- "The greatest city in India is that which is called Palimbothra, in the dominions of the Prasians [...] Megasthenes informs us that this city stretched in the inhabited quarters to an extreme length on each side of eighty stadia, and that its breadth was fifteen stadia, and that a ditch encompassed it all round, which was six hundred feet in breadth and thirty cubits in depth, and that the wall was crowned with 570 towers and had four-and-sixty gates." Arr. Ind. 10. "Of Pataliputra and the Manners of the Indians.", quoting Megasthenes Text
- "The Besnagar Garuda pillar inscription witnesses to the presence of the Yavana Heliodorus son of Dion in Vidisa as an envoy from Taxila of king Antialkidas around 140 BC", Mitchener, The Yuga Purana, p.64
- Marshall, "Sirkap Archeological Report", p 15–16
- The excavations by John Marshall at Taxila are the only significant excavations ever done, but only a small and peripheral portion of the city of Sirkap has been excavated to the Greek level ("The chief area in which digging has been carried down to the Greek strata is a little to the West of the main street near the northern gateway (...) Had it been practicable, I should have preferred to choose an area nearer to the city's center, where more interesting structures may be expected than in the outlying quarters near the city wall" ("Taxila", p 120). Overall, the Greek excavations only represented a small part of the excavations: "And let me say that seven-eighths of the digging in this area has been devoted to Saka-Parthian structures of the second stratum; one-eight only to the earlier Saka and Greek remains below" ("Taxila", p 119)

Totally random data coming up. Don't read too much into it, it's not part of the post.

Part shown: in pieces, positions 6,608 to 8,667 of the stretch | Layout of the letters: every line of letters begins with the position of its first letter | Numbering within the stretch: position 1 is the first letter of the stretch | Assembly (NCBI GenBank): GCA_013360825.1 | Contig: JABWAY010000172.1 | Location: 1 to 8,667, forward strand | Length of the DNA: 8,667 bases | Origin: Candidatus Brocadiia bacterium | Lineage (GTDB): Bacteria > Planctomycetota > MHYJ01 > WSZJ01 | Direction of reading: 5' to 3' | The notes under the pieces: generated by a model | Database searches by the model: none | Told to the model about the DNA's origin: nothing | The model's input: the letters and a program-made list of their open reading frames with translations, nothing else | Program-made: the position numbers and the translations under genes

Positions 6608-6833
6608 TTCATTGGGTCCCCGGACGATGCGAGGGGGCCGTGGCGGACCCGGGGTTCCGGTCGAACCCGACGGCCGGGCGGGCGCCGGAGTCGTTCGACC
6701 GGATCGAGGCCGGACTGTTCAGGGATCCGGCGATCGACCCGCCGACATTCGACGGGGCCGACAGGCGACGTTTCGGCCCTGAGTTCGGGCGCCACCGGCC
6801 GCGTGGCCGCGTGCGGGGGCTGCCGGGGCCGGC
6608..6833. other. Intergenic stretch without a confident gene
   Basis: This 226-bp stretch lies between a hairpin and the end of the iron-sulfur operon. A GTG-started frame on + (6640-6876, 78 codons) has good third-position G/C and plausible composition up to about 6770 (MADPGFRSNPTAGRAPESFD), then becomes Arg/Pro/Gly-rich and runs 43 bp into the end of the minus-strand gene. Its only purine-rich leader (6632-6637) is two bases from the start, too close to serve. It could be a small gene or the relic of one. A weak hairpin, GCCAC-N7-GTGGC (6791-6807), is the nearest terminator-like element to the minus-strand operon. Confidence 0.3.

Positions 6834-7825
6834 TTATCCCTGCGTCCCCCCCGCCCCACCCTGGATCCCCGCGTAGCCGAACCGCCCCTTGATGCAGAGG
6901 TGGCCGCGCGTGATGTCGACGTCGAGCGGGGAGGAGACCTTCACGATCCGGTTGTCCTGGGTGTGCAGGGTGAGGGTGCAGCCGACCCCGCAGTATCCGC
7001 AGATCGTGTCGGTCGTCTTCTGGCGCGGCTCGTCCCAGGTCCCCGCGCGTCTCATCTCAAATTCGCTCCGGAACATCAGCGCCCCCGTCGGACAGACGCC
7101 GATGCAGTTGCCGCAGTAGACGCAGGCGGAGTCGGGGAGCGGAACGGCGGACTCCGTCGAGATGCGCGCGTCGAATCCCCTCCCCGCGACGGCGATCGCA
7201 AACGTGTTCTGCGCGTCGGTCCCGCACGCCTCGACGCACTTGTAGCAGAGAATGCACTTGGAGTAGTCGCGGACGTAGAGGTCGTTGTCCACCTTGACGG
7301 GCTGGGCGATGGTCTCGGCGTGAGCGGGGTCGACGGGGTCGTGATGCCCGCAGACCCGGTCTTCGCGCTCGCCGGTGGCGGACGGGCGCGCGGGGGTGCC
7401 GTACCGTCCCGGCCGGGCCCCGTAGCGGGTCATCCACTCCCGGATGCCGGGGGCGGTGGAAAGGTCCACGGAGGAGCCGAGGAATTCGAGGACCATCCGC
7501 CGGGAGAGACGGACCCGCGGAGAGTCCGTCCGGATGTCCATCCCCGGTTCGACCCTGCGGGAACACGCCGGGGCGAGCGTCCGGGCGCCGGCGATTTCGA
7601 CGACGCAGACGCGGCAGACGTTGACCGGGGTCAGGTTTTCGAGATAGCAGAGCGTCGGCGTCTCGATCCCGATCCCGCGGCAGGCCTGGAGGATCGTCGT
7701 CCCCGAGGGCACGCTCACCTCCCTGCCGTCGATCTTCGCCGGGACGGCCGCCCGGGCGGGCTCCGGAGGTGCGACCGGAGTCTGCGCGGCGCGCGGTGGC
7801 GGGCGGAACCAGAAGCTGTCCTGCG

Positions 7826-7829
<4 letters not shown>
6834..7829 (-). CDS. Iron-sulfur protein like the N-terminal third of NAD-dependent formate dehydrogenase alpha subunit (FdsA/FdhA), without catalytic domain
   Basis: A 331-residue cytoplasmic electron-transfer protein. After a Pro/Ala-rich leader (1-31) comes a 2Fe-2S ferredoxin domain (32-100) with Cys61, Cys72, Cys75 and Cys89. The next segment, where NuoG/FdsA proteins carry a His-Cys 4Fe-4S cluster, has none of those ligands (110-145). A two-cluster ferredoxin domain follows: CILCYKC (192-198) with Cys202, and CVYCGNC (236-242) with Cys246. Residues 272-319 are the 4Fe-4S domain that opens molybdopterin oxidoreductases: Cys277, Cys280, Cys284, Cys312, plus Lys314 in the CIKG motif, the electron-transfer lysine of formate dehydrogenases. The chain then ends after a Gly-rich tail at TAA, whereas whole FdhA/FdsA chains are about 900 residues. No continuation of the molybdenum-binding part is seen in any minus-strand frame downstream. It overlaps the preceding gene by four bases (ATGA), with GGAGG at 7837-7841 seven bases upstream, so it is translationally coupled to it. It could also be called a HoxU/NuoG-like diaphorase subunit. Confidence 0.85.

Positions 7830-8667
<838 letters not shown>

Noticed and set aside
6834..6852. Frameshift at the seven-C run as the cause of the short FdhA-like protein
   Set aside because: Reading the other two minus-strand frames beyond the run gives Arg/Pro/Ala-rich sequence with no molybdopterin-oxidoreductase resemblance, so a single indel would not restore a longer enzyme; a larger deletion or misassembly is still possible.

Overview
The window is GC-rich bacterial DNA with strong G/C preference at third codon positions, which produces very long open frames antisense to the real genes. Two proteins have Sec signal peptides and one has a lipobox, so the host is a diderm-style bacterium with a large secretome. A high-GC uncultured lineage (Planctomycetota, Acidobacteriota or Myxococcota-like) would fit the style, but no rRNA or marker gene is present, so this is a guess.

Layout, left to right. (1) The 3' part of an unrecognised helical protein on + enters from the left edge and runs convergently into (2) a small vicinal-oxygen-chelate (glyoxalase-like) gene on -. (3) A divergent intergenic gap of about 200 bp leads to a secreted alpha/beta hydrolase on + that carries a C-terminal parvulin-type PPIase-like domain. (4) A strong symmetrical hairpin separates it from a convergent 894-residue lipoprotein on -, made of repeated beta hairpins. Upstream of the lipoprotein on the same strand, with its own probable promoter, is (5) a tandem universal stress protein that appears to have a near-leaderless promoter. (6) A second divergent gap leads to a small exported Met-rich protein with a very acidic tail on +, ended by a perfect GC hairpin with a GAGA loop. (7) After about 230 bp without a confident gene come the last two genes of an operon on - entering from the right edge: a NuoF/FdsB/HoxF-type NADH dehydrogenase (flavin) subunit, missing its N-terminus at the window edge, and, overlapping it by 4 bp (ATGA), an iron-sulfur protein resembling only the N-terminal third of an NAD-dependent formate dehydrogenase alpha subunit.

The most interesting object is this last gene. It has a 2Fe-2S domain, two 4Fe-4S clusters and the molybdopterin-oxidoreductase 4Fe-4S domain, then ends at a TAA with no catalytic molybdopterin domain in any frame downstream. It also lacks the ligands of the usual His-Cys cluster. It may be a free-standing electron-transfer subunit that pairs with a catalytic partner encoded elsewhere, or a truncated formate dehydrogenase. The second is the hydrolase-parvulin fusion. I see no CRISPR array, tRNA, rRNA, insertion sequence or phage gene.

- Narain "The Indo-Greeks"
- "An ancient reference to Menander's invasion", The Indian Historical Quarterly XXIX/1 Agrawala 1953, p 180–182.
- Reference: Domenico Faccenna, "Butkara I, Swat Pakistan, 1956–1962), Part I, IsMEO, ROME 1980.
- Marshall, "Taxila", p.120
- Chapel H, about 50 meters near the Dharmarajika stupa, in Marshall, "Excavations at Taxila", "The only minor antiquities of interest found in this building were twenty-five debased silver coins of the Greek king Zoilus II, which were brought to light beneath the foundations of the earliest chapel", p248
- "From Butkara I we know that building activities never ceased. The stupa was enlarged in a second phase under Menander, and again when the coins of Azes II were in circulation." Harry Falk "Afghanistan, ancien carrefour entre l'Est et l'Ouest", p.347. "The diffusion, from the second century BCE, of Hellenistic influences in the architecture of Swat is also attested by the archaeological searches at the sanctuary of Butkara I, which saw its stupa "monumentalized" at that exact time by basal elements and decorative alcoves derived from Hellenistic architecture", in "De l'Indus a l'Oxus: archaeologie de l'Asie Centrale" 2003, Pierfrancesco Callieri, p212
- "They were intended to hold a figured panel, relief-work, or something of the kind" Domenico Facenna, "Butkara I"
- Tarn and Narain postulate two Demetrii; the former thinks the Demetrius Anicetus coins describe Demetrius I, although actually made by Demetrius II; the latter that they are entirely by Demetrius II, and have nothing to do with Demetrius I. Bopearachchi ascribes one more recent find to Agathocles, but depicting Demetrius I; he postulates a much later Demetrius III for the previously known coins; this result is now fairly widely accepted by numismatists. The possibility of one Demetrius is attested by Develin and Brill's New Pauly, "Demetrius "